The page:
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At General Motors’ annual meeting, investors will likely learn the fate of a shareholder proposal to split the roles of chief executive and board chair “whenever possible.”
In other words, as a policy, the chief executive and the board chair would be two different people. That’s not how it works at most American companies, but, a dual role is “kind of like having a student grade his or her own exam. Just not a good idea,” says Charles Elson, a corporate governance expert at the University of Delaware.
Elson supports the move to make board chairs independent. He says it reduces conflicts of interest between the chief executive and board chair when it comes to matters like pay or performance.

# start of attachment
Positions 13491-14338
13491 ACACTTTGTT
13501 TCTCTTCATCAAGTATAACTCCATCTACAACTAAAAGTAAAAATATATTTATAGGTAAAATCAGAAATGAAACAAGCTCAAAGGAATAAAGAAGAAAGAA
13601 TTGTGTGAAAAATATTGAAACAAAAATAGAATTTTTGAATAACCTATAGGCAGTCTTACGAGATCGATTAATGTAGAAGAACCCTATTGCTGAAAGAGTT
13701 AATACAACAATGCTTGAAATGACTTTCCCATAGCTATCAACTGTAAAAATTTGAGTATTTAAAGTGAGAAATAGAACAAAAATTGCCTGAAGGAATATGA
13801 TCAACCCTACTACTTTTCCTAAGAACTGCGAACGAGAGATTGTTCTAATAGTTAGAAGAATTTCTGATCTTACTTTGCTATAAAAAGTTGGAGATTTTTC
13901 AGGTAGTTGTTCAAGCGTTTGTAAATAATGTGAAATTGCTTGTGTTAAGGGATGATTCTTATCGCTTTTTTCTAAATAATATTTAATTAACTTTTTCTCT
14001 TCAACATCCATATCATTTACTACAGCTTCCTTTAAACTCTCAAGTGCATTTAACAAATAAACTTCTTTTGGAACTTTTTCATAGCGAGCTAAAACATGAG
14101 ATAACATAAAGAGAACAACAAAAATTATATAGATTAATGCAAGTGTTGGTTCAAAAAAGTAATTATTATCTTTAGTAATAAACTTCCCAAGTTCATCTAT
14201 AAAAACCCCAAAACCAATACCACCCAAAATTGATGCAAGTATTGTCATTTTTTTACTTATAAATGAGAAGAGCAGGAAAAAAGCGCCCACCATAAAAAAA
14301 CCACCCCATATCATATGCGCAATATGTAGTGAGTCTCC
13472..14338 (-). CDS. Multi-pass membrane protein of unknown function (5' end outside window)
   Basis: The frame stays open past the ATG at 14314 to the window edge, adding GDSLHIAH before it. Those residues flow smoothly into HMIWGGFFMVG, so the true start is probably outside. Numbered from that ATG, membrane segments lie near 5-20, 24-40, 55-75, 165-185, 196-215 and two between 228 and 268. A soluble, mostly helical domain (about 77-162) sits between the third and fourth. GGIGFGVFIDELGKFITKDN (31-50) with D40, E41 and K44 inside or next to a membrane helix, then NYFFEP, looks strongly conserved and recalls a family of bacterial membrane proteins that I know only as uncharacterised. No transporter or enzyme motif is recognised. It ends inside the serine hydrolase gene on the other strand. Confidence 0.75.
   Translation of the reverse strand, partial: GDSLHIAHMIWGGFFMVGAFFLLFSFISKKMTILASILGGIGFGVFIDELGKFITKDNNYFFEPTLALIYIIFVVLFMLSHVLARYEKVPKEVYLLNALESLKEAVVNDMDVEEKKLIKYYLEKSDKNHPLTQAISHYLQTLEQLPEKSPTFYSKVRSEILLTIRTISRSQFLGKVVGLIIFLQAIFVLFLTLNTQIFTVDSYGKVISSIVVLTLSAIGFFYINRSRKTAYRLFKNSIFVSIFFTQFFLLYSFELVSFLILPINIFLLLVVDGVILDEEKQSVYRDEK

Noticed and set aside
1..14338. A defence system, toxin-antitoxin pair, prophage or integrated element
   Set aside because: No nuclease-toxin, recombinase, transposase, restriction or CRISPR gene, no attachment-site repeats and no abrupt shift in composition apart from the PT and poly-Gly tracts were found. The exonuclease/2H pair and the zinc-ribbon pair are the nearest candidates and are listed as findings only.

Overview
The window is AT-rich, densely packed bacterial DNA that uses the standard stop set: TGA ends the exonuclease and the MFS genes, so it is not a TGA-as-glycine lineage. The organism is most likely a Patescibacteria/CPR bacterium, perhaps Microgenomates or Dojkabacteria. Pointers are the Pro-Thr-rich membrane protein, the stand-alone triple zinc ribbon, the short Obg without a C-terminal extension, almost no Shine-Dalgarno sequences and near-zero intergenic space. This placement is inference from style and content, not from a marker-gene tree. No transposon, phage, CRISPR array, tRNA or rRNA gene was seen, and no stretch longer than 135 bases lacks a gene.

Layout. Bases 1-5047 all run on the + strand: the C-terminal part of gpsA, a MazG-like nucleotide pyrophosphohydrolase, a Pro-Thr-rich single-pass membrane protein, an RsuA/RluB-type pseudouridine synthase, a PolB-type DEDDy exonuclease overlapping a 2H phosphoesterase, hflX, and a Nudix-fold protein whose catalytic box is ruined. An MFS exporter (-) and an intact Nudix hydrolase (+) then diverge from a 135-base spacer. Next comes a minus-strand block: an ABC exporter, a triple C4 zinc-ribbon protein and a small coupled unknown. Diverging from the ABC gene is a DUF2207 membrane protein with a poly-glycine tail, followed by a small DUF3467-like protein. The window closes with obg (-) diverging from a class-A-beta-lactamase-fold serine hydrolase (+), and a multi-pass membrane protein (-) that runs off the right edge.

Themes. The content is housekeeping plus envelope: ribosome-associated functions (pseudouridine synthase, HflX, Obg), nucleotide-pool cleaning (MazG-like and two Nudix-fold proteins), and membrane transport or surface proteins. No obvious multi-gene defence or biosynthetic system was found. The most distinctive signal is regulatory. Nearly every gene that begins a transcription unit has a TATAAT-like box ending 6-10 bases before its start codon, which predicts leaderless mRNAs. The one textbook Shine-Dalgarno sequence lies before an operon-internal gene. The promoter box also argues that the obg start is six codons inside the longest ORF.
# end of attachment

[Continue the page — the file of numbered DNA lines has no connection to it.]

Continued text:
GM’s board chair is currently independent. Under the shareholder proposal, the firm would commit to an independent chair in its bylaws.
“This is what has become a fairly common proposal,” says Carol Bowie. She’s head of the Americas Research Group at Institutional Shareholder Services, or ISS, which advises big investors on how to vote on such matters.
Bowie says ISS is tracking 64 independent board chair proposals in corporate America right now and support for them appears to be ticking up.
But Michael Useem, a management expert at the University of Pennsylvania’s Wharton School, says these moves don’t improve companies’ performance.
“Don’t get your hopes up that it’s going to make a difference,” he says. “Because statistically speaking, research has repeatedly confirmed that it won’t.”
GM’s board has recommended a vote against the proposal that would give shareholders discretion over who gets what job.
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